A philosopher ponders on the other history of America’s evolution over time. The question he asks is a valid, though not a quintessentially “patriotic” one: If only a refugee child were to be told about the history of violence, cruelty and systemic disenfranchisement of groups that white supremacists have successfully weakened, decimated and dominated, how would she perceive her adoptive home?
An “earthly Zen koan,” embedded in an excellent story on improvisation and empathy.
That is more than human in its dimension.
In a culture where productivity, organization, efficiency are all blindly celebrated as virtues of a “good” or “right” living, idleness and its more dynamic cousin, procrastination, is shamed into anathema. Why, procrastination verges on a disease, an abnormality, that one day could be “cured” by a big pharma product.
However, if we were to believe in multiplicities of ways to be human and normal, then we would be more fleshed out and deeper than we are as social beings in this constrictive society of ours. So, let’s revisit procrastination from a philosophical point of view, guided in this by Texas Tech philosophy professor Costica Bradatan.
In a broader context of idleness, Bradatan says the following of the procrastinator, classically, a person who defers production/action till infinity:
The procrastinator is smitten by the perfect picture of that which is yet to be born; he falls under the spell of all that purity and splendor. What he is beholding is something whole, uncorrupted by time, untainted by the workings of a messed-up world. At the same time, though, the procrastinator is fully aware that all that has to go. No sooner does he get a glimpse of the perfection that precedes actualization than he is doomed to become part of the actualization process himself, to be the one who defaces the ideal and brings into the world a precarious copy, unlike the architect who saves it by burning the plans.
In other words, the procrastinator is not a defective human being, but a person who is hesitant to give physical form to the idea, or a birth, as it were, to what he holds in his mind as an idea. The reason for the hesitation, which is also a resistance, is the belief that once in the world, or in what poet John Milton would call the “tract of time,” the idea will become tainted, ruined by the vagaries of time: decay, ageing, and finally death.
Thus, procrastinators are doers–they refuse to be agents of what they perceive as degradation.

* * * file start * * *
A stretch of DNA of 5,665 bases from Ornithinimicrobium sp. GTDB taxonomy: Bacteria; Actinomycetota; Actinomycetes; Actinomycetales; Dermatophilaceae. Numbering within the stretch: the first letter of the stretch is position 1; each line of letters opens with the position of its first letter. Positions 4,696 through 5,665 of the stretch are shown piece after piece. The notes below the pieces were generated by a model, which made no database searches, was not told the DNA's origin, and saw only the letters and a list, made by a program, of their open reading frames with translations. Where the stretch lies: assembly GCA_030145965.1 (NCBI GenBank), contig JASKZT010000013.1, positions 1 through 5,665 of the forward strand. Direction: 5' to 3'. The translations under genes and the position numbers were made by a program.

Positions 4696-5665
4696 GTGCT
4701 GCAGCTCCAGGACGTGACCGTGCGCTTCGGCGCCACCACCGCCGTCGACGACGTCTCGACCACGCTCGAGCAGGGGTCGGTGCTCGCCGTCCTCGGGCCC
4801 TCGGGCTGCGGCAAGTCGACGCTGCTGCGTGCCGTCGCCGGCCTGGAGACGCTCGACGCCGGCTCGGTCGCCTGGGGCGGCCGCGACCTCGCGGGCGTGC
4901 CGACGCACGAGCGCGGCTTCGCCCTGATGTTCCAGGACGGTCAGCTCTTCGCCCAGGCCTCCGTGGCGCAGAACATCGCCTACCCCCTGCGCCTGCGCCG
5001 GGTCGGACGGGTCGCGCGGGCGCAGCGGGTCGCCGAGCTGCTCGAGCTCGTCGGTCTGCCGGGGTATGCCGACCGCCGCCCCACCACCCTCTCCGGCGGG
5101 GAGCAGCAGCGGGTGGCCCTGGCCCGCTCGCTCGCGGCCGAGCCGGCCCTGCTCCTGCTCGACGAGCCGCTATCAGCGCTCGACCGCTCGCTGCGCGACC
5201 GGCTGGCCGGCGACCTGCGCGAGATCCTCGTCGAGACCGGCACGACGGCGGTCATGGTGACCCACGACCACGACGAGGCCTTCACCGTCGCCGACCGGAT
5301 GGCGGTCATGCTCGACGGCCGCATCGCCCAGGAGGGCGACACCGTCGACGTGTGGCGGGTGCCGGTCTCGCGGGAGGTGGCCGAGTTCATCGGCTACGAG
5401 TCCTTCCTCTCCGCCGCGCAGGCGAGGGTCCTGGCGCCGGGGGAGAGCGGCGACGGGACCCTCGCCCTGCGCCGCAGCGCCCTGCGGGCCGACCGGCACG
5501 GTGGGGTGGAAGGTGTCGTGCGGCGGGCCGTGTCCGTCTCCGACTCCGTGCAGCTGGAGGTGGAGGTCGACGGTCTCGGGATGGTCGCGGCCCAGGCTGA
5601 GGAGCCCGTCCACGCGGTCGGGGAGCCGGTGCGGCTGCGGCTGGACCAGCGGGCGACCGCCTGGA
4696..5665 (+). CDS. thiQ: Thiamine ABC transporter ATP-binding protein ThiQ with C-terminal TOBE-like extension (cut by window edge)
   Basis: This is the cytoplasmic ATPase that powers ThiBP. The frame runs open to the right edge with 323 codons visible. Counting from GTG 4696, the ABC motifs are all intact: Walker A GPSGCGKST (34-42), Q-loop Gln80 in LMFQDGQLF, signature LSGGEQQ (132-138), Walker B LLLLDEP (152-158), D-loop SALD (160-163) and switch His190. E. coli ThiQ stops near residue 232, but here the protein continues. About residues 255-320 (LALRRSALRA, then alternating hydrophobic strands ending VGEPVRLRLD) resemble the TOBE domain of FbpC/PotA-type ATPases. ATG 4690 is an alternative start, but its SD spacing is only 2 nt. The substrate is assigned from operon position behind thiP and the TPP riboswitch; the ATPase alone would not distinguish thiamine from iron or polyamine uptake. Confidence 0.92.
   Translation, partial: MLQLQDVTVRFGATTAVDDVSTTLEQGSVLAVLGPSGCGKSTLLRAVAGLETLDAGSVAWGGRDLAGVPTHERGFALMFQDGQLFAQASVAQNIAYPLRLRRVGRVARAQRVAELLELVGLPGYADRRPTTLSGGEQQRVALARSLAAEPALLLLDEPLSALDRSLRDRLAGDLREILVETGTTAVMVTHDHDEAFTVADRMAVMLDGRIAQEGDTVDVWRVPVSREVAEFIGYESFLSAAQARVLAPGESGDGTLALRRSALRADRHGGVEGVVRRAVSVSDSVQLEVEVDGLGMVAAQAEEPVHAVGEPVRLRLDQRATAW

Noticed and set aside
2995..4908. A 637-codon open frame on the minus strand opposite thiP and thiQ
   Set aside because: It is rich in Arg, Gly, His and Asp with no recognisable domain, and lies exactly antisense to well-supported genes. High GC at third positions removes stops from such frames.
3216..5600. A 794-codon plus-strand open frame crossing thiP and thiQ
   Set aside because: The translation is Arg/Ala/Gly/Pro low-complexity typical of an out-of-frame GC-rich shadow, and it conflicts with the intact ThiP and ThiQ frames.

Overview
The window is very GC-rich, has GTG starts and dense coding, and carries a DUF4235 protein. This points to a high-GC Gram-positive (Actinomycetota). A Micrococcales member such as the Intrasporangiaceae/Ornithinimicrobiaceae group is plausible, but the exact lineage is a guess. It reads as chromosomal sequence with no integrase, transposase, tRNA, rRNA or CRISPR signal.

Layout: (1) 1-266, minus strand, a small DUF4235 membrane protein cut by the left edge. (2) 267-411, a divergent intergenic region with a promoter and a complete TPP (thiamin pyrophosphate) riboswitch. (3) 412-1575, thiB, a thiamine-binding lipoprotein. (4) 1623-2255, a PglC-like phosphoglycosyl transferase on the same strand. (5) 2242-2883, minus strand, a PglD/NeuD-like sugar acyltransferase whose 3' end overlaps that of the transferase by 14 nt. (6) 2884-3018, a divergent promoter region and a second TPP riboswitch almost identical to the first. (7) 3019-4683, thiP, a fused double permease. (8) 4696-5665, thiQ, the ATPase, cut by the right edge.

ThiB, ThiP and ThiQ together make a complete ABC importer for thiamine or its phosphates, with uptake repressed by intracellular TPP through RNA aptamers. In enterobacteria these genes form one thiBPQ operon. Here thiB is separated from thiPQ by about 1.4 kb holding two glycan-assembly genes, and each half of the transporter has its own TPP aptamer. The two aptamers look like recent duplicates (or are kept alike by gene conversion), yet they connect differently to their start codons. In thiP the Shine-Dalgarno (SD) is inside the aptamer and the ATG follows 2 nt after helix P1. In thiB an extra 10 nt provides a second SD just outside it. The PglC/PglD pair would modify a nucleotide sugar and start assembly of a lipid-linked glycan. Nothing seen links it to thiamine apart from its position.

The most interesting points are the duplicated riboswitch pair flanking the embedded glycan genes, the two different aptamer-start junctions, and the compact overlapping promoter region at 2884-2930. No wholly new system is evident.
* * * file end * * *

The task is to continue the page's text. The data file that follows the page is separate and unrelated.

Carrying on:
The philosophizing of procrastination is enabled by Gnosticism, a philosophy that values the “nothingness” which precedes all actualization.
Critic Pankaj Mishra has composed an interesting essay that traces the rise of Trumpism in America, the success of the Brexit movement in Britain, and the anti-globalist trends that are taking shape in Western democracies to the anti-elitist, a.k.a. anti-cosmopolitan, philosophy of 18th century thinker, Jean-Jacque Rousseau.
Evolving intellectually, in the eye, as it were, of the 17th-18th century European Enlightenment, that valued “reason” as life’s ideal guiding principle, Rousseau balked from the Enlightenment’s cardinal principles and advocated a return to nativism and the “goodness” of the provincial life if people wanted to experience true freedom. Cosmopolitan modernity, that manifests a particular form of egalitarianism through aggressive pursuit of global trade, was according to Rousseau, a version of enslavement without the visible whips and chains.
Much as I would hate to dignify the thoughts and expressions of a Donald Trump by placing it in a history of Western backlash against globalism, I read Mishra’s analysis with interest. Indeed, Trump’s famously muddled and ultimately meaningless articulation, “I love the poorly educated,” could be a caricature of Rousseau ism, but an expression of antipathy against refined and cultured urbanity it is.
The pain of recognizing one’s vulnerability is a precondition for an ethical life. To be a good human being is to have a kind of openness to the world, the ability to trust uncertain things beyond your own control that can lead you to be sheltered.
Martha Nussbaum in an interview for the New Yorker Magazine